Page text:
5. To “edumacated”:

    Semantic – Etymology: Greek sEmantikos significant, from sEmainein to signify, mean, from sEma sign, token

    I guess Peter’s comments went a little over your head, Paul (oops, I mean “educated”). To dumb things down for you a bit, he was implying that your comments contain nothing of value.

  6. A. I am not Paul.

    B. Etymology does not define the current meaning of a word (you jackarse.) I could give you thousands of examples where the etymology has a correlation to the current meaning of a word but is not a direct translation of such, however, you could also just pull out any dictionary and see such examples.

    C. “Semantic” means “relating to the meaning and significance of words in the context of linguistics.” “Semantic content,” as bizarre a phrase as that is, would infer that he is having a discussion of the linguistic importance of the sentence; it is not a disparaging remark towards the value of the content of the statement.

    D. This is an obvious case of persons attempting to use words that they do not understand. It’s best that if you don’t have the knowledge to use the language correctly to resort to the simple principles of K.I.S.S.: “keep it simple, stupid.” If he wanted to say that the sentence has nothing of value, he should have stated those exact words. As for “Atomic Bomb,” the only dumbing down necessary is probably that which would be needed for _you_ to understand my post.

    When so many Mac users are involved in professions stemmed from a liberal-arts background, I’d be careful not to spout useless garbage just to appear intelligent.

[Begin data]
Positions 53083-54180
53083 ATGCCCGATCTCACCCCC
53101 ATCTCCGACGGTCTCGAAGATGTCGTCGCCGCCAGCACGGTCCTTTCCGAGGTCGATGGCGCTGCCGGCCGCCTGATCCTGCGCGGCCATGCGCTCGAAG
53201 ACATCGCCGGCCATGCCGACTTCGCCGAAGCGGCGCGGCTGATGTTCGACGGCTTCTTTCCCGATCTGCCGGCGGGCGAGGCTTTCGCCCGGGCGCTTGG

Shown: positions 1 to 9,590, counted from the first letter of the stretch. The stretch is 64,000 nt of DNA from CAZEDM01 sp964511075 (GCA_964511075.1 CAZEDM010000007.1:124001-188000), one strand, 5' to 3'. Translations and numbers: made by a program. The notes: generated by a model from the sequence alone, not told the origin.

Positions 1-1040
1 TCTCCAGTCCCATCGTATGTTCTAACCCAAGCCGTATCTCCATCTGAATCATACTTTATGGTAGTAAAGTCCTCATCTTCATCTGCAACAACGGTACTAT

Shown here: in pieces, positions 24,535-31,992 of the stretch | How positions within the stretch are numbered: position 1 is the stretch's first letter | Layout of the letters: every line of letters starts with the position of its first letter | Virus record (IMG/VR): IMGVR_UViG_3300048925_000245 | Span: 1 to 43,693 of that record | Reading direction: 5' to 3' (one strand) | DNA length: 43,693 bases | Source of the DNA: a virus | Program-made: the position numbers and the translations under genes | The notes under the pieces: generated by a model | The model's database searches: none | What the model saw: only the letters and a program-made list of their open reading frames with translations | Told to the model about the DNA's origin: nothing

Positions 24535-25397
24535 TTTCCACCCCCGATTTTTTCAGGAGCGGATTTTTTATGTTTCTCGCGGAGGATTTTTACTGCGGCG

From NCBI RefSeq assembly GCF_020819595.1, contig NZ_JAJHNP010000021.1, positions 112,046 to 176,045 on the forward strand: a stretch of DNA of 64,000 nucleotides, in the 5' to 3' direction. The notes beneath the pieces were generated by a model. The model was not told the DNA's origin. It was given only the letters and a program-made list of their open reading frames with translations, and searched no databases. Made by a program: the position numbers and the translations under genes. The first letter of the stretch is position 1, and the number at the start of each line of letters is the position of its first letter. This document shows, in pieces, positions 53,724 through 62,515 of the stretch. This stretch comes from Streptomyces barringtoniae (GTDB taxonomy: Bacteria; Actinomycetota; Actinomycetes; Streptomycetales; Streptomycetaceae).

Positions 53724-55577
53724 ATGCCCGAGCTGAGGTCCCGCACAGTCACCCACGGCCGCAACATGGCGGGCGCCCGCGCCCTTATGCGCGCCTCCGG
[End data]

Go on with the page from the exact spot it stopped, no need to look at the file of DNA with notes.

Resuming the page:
7. Welcome to the linguistics forum. Today’s topic is “semantic”. As Mr. (Un)educated has taken a liking to explicit definitions (as opposed to inferred meanings) of words (and to criticizing open forum entries based on his preference), here are the relevant entries. Have fun.

    Main Entry: se?man?tic
    Pronunciation: si-‘man-tik
    Variant(s): also se?man?ti?cal /-ti-k&l/
    Function: adjective
    Etymology: Greek sEmantikos significant, from sEmainein to signify, mean, from sEma sign, token
    Date: 1894
    1 : of or relating to meaning in language
    2 : of or relating to semantics

    Main Entry: se?man?tics
    Pronunciation: si-‘man-tiks
    Function: noun plural but singular or plural in construction
    Date: 1893
    1 : the study of meanings: a : the historical and psychological study and the classification of changes in the signification of words or forms viewed as factors in linguistic development b (1) : SEMIOTIC (2) : a branch of semiotic dealing with the relations between signs and what they refer to and including theories of denotation, extension, naming, and truth
    3 a : the meaning or relationship of meanings of a sign or set of signs; especially : connotative meaning b : the language used (as in advertising or political propaganda) to achieve a desired effect on an audience especially through the use of words with novel or dual meanings